Thursday, May 28, 2009

Working Hard or Hardly Working?

"Last Light, Monarch Lake"
Oil on Panel

My fortune at the Chinese restaurant last night said, "Chance favors those in motion." I read it to my husband and we both laughed - after all, I've spent the last few months trying to move as little as possible!

Isn't this common sense, though? I think of it as "making luck" - making the effort required to position ourselves where we can take advantage of new opportunities. I'm painfully aware that when I'm not working, I'm not in a position to go anywhere with my art but down. The more effort I put into making and selling my paintings, the more likely I am to get results. Being an artist is not an easy job - it requires commitment and elbow grease.

Alyson Stanfield touched on this in her Deep Thought Thursday blog last week, asking her readers how many hours per week an artist should devote to his or her career, referencing Michael Shane Neal's suggestion of 12-18 hour days.

I usually love reading the responses to Alyson's Thursday questions, and this one was no different - the answer was obviously that there is no answer and that it depends on the artist. I think most agreed, however, that the more time you can put in given your circumstances, the better. But there was one post that implied that anyone who thinks of their art making in terms of time is not an artist, and it got my blood boiling a bit. I might have even fired off a hasty response without taking the time to cool down - hehe...

Suffice it to say, I totally disagree. First of all, it's downright insulting to say someone else is not an "artist" simply because of their working habits. We could argue all day about what is "art" and what is not, but I daresay it has very little to do with whether the artist works 9-5 or in the dead of the night. Second of all, I think this type of attitude can be very dangerous to those who wish to start a career in the arts. There's a misconception that being an artist is fun and relaxing, and the minute things get tough a lot of young artists run for another career.

I know a lot of artists in real life, and they all have different work habits. Some are very regimented and schedule every hour of every day to optimize their art making time. Some are more laid back and work different hours every day, depending on what else is going on. But regardless of style, every artist I know who actually makes a living from their art (meaning does art full time and makes enough money to support themself and often their family) works damn hard. A lot of these guys paint more than 40 hours a week, and then spend 20 hours more working on business and networking. They take their art careers as seriously as anyone else who runs a small business, and it shows.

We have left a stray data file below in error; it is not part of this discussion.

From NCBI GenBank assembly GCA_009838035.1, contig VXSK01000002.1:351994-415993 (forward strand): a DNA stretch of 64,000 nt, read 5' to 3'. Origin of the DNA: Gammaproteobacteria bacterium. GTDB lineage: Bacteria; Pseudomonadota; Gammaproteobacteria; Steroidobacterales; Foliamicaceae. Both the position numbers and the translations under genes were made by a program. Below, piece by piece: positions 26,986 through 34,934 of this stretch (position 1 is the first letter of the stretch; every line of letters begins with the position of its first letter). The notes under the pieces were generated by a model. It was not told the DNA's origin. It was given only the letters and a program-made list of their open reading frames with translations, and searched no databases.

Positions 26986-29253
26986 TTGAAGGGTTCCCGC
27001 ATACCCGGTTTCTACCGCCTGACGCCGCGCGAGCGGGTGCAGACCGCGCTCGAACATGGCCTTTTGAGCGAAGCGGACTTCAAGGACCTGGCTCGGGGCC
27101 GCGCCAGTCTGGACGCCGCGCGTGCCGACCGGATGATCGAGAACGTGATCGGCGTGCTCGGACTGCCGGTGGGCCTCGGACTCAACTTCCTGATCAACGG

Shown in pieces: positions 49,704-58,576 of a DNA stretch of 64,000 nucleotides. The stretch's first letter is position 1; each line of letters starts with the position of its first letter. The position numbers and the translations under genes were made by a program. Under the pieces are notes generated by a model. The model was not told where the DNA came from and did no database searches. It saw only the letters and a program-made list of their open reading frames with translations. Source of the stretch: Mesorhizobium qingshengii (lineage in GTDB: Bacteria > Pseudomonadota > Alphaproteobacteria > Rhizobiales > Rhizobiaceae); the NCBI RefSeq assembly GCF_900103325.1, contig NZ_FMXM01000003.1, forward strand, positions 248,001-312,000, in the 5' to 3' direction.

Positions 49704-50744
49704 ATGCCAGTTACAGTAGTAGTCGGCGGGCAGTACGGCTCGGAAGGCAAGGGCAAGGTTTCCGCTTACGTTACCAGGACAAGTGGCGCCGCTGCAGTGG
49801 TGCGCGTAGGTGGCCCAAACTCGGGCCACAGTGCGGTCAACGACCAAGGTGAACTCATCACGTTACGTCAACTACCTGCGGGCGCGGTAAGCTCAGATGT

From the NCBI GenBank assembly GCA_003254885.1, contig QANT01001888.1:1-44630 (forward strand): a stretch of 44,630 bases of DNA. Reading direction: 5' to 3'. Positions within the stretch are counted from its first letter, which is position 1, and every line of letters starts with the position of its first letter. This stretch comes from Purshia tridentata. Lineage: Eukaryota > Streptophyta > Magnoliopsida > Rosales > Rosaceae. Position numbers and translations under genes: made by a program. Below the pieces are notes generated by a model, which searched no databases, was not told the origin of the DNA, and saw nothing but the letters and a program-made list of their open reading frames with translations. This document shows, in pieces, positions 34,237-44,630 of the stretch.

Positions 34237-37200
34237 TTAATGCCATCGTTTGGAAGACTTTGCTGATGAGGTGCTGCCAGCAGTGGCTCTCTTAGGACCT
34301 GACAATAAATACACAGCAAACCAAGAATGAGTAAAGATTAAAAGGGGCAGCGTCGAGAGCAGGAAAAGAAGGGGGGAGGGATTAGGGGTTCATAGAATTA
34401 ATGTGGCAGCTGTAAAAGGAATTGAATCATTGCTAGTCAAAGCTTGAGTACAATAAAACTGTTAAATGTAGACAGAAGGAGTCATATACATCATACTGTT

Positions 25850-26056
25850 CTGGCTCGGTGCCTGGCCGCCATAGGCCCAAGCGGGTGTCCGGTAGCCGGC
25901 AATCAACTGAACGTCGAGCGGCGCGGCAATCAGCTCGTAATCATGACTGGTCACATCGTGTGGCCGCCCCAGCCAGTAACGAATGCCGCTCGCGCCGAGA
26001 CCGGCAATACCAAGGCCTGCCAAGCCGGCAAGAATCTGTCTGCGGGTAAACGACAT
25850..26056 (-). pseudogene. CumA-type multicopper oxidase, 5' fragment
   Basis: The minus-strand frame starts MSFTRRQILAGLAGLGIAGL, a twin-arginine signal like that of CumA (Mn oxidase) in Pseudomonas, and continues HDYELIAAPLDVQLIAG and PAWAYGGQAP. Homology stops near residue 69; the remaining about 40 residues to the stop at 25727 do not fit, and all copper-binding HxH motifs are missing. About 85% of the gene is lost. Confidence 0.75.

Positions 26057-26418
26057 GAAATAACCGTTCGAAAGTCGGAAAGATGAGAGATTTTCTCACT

I have yet to meet an artist who got worse by putting in more hours. Have you?

Tuesday, May 19, 2009

More Progress

I'm 17 weeks pregnant tomorrow, and I'm torn between thinking this morning (all day) sickness is going to go away any day now, and being resigned to the fact that it might stick around for 23 more weeks.

I'm terrified that the latter is the case, to be completely honest. I have a new gallery to supply with paintings and a show to prepare for in August, and while I have a head start on both, I'm still panicked about how I'm going to get things done. I'm at a place where I'm determined to squeeze in easel time where I can, even if it means only painting for an hour or two at a time.

So, anyhow, I felt like crud today but managed to get a couple of hours of painting in, and got the rest of this 16x20" painting blocked in. I'm not expecting a masterpiece here - just trying to get back in the groove with a paintbrush!

It needs some work, especially in the foreground trees and bushes, but it's a covered panel and that's great compared to the nothing that I've been doing! Sorry for the glare - I was having fits trying to get a decent photo of this one since it's still wet. Once I finish it and get a better photo, I'll re-post it.

So, baby steps - I'm hoping 2 hours can turn into 4 hours next time and a full day eventually. I don't feel like myself when I'm not painting, and that's motivation enough to get to work.

Thursday, May 14, 2009

Progress, Finally

It's been an unproductive two months, to say the least. I've had all day "morning" sickness since the start of March, and it's put a big kink in my painting schedule. Standing at the easel just isn't all that fun when you're dry-heaving, you know?